Cyber Security


 August 3, 2020

By  Anton Kiorolgo

Suddenly, your company’s room full of networked computers come on all at once – then, like dominoes, begin displaying the same ransom message, one by one. In a rush, you run to disconnect the remaining PCs from the network, but it is too late.

Ryuk Arrives

While this describes ransomware software in general, today we’re looking at Ryuk. While it sounds like a nightmare monster from the works of H.P Lovecraft, this beast is not fictitious.

How Ryuk Works

Wake-on-LAN (WoL) messages are used to turn on or wake computers in a network via a network message. This message is sent by a member of the same network and can even be transmitted via Wi-Fi. (WoWLAN) Ryuk uses these messages to attack, infecting one PC and then using WoL messages, hops around from PC to PC on the network.

Next, the Ryuk program will mount the C$ share, rending that computer’s remote drive useless, to complete the takeover. With the remote drive claimed, the hacker is then able to begin traversing the network however they wish.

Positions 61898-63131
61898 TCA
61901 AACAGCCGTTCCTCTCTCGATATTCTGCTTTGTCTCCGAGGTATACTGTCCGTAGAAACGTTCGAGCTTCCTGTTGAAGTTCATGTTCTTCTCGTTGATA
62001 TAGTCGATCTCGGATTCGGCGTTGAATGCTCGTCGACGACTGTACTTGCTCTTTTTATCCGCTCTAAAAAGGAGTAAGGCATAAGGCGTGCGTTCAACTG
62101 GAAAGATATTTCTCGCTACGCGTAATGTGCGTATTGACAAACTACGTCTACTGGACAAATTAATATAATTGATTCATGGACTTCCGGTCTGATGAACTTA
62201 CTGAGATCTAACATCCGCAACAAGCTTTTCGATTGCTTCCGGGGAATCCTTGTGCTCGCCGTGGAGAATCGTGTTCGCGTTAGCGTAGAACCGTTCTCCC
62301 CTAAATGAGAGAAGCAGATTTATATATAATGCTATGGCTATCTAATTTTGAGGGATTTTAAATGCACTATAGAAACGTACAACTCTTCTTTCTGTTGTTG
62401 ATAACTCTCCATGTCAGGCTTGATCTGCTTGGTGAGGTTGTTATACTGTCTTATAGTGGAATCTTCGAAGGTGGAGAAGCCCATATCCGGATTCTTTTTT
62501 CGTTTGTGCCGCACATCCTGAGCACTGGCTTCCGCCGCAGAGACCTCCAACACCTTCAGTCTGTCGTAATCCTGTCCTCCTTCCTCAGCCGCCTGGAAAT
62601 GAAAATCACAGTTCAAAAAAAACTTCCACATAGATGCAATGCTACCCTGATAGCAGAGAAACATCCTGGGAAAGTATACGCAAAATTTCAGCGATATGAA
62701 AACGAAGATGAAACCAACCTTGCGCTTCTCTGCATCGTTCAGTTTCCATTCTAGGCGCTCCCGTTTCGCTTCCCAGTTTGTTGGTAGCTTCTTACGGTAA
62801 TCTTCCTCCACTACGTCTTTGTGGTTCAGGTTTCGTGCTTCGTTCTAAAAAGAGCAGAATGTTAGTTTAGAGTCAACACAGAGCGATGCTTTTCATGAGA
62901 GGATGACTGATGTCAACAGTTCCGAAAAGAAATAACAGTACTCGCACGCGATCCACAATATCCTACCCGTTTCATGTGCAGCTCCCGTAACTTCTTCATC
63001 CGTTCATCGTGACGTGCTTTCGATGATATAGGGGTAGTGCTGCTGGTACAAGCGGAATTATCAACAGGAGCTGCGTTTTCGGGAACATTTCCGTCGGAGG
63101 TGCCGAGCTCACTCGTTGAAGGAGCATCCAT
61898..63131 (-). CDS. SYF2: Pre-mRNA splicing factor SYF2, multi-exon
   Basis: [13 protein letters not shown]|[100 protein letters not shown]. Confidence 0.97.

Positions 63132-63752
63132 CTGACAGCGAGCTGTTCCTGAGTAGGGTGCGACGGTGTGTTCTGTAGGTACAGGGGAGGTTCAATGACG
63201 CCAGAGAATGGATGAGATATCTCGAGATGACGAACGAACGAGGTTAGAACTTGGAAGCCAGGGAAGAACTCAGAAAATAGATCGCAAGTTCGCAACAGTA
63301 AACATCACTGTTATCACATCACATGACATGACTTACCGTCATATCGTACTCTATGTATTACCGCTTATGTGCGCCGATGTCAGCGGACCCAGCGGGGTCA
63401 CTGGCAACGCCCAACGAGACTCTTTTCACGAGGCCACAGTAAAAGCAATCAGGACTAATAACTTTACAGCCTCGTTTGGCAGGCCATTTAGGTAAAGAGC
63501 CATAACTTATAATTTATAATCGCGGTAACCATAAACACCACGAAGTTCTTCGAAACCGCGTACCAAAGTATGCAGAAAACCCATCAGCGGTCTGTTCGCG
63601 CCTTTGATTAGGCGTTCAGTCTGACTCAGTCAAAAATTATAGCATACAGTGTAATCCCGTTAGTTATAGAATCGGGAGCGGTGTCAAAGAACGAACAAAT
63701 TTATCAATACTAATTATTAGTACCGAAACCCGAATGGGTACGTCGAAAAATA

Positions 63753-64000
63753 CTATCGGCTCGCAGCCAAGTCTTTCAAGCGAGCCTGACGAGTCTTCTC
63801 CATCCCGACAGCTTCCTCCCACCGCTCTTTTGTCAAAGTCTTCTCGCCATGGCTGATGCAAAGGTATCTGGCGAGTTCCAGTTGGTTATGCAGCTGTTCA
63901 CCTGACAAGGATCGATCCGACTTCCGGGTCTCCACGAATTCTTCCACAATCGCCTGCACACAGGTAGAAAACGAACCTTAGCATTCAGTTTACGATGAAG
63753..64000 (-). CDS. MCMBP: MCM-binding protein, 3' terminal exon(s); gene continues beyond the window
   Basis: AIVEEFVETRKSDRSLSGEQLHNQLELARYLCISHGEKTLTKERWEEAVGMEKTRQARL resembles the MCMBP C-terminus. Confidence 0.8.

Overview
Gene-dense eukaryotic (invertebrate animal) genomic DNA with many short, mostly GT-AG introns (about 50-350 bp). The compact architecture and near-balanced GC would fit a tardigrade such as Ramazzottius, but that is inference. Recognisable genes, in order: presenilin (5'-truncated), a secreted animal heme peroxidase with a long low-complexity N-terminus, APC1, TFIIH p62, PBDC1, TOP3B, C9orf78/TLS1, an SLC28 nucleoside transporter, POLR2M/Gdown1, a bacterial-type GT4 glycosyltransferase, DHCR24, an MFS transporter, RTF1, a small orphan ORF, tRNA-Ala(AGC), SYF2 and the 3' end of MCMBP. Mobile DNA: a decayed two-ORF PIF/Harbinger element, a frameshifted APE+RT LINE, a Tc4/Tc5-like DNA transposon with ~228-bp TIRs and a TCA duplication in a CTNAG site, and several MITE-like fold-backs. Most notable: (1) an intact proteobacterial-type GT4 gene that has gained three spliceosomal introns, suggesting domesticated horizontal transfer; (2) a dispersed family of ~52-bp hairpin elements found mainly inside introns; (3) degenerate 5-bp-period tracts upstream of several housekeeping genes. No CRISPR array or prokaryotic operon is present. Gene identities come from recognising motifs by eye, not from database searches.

A single hacker can easily take an entire company’s network, utilizing only one PC. The ransomed computers act as lily pads, the attacker jumping between them with WOL & ARP commands.

Where Did Ryuk Come From?

It is believed that Ryuk originates from the North Korean Unit 180 Spy Agency, but operates under the name of the Lazarus Group. The entire intent of this group is to raise funds for the North Korean government.

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How to Prevent A Visit from Ryuk

Luckily, the advice to keep this horrifying situation from occurring is simple – only allow Wake-on-Lan packets to be sent from administratively-assigned computers. Without this ability, Ryuk’s destructive powers are severely limited.

This solution allows techs to still be able to wake sleeping devices but keeps the possibility for such an attack at bay, as hackers cannot dispatch waking commands from anywhere in the network – only the main administrative workstations.

What are the downsides? Well, there is one main downside to this tactic – if administrative PCs are taken by the attackers, all lines of defense are compromised.

What Makes Ryuk Particularly Scary

Ryuk proves that malware, ransomware, and typical viruses can (and do) evolve. Simply take a look at a Ryuk campaign chart – it eerily resembles a strand of DNA. Ryuk was originally observed being spread via spam emails, unlike how it has been described as traveling here – the crawling virus has been adapted and changed.

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